References Cited in the file of this patent UNITED STATES PATENTS 2,725,541 Born et a1 Nov. 29, 1955 2,792,557 Dowick May 14, 1957 2,792,561 Cohen May 14, 1957 2,968,781 Staskowski Ian. 17, 1961 3,009,011 Fisher Nov. 14, 1961

Patent Citations
Cited PatentFiling datePublication dateApplicantTitle
US2725541 *Jul 30, 1951Nov 29, 1955Westinghouse Electric CorpBus duct current distribution apparatus
US2792557 *Nov 10, 1954May 14, 1957Benjamin DowickHeavy duty electric adapters for two and three wire systems
US2792561 *Dec 8, 1955May 14, 1957Alex CohenMultiple electric outlet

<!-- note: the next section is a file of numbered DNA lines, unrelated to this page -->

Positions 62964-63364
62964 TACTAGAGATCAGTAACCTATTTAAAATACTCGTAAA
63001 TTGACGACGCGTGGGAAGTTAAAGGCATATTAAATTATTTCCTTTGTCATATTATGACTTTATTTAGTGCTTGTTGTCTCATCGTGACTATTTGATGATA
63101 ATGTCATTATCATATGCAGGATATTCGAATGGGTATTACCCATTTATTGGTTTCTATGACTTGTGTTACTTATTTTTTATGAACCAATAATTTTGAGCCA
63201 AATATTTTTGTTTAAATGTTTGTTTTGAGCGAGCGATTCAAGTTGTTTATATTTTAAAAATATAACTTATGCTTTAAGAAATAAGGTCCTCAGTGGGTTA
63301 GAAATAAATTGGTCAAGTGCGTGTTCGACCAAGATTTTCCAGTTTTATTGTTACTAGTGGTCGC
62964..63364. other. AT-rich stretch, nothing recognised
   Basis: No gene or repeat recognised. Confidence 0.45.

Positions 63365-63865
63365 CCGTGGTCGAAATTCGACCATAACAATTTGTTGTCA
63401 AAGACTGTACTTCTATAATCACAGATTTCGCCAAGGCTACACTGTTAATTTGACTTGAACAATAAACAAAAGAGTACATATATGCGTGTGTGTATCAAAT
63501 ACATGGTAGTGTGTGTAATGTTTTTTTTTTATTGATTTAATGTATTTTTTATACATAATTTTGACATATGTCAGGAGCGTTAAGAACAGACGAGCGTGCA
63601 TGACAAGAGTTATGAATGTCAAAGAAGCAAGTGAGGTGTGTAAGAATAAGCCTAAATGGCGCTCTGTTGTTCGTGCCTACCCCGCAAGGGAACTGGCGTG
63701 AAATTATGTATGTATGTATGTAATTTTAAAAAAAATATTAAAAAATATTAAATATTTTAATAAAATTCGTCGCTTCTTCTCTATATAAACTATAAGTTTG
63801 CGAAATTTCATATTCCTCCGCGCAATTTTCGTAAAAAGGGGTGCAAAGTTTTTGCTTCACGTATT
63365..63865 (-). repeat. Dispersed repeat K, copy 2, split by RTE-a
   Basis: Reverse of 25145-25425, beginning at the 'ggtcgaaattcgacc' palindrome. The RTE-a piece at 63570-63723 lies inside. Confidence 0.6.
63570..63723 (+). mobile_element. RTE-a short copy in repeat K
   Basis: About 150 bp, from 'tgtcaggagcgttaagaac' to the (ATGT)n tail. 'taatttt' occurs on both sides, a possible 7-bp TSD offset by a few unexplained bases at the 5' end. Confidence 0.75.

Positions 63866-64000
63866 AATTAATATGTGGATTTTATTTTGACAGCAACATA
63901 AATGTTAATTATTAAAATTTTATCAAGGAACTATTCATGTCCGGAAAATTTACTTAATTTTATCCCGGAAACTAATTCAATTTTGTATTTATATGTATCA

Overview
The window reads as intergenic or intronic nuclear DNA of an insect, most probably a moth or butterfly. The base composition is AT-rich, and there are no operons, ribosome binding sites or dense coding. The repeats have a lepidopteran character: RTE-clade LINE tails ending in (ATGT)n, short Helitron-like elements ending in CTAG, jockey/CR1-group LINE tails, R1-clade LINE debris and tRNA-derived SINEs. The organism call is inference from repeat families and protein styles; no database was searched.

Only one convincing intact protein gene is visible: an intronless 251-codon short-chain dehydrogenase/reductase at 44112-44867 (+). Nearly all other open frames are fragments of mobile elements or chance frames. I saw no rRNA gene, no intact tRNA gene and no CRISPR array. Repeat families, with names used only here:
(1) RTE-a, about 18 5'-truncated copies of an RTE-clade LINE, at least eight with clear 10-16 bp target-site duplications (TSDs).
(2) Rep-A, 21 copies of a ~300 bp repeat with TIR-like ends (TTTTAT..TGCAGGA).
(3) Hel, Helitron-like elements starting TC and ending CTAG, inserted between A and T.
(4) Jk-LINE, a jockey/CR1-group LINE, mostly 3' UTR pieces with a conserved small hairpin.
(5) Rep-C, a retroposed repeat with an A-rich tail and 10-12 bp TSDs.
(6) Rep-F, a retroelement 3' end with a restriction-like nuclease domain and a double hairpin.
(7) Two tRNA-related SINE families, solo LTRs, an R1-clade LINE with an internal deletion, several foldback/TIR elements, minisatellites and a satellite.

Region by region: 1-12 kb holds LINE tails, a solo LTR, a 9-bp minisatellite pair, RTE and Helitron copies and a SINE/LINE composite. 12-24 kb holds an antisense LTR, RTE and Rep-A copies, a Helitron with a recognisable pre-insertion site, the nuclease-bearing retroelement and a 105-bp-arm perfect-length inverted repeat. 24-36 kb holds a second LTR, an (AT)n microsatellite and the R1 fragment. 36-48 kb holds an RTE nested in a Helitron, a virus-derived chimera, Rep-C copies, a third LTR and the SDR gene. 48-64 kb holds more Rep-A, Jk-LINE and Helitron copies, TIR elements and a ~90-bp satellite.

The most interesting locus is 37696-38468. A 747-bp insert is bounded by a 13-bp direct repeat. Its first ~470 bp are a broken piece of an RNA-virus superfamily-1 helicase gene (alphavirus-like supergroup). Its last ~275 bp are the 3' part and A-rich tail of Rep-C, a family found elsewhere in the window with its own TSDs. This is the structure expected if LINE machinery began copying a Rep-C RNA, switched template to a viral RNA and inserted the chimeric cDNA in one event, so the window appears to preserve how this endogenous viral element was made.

US2968781 *Jun 4, 1956Jan 17, 1961Walter StaskowskiElectrical distribution system
US3009011 *Jul 27, 1959Nov 14, 1961Gen ElectricDistribution system
Referenced by
Citing PatentFiling datePublication dateApplicantTitle
US3391378 *May 9, 1966Jul 2, 1968Gen ElectricPlug-in type high frequency busway
US5505630 *Mar 18, 1994Apr 9, 1996Eaton CorporationCover assembly for a plug-in opening of a busway system
US5595494 *Oct 5, 1994Jan 21, 1997Damac Products IncUniversally mounted power strip
Classifications
U.S. Classification439/114, 439/300
International ClassificationH02G5/08, H02G5/00
Cooperative ClassificationH02G5/08
European ClassificationH02G5/08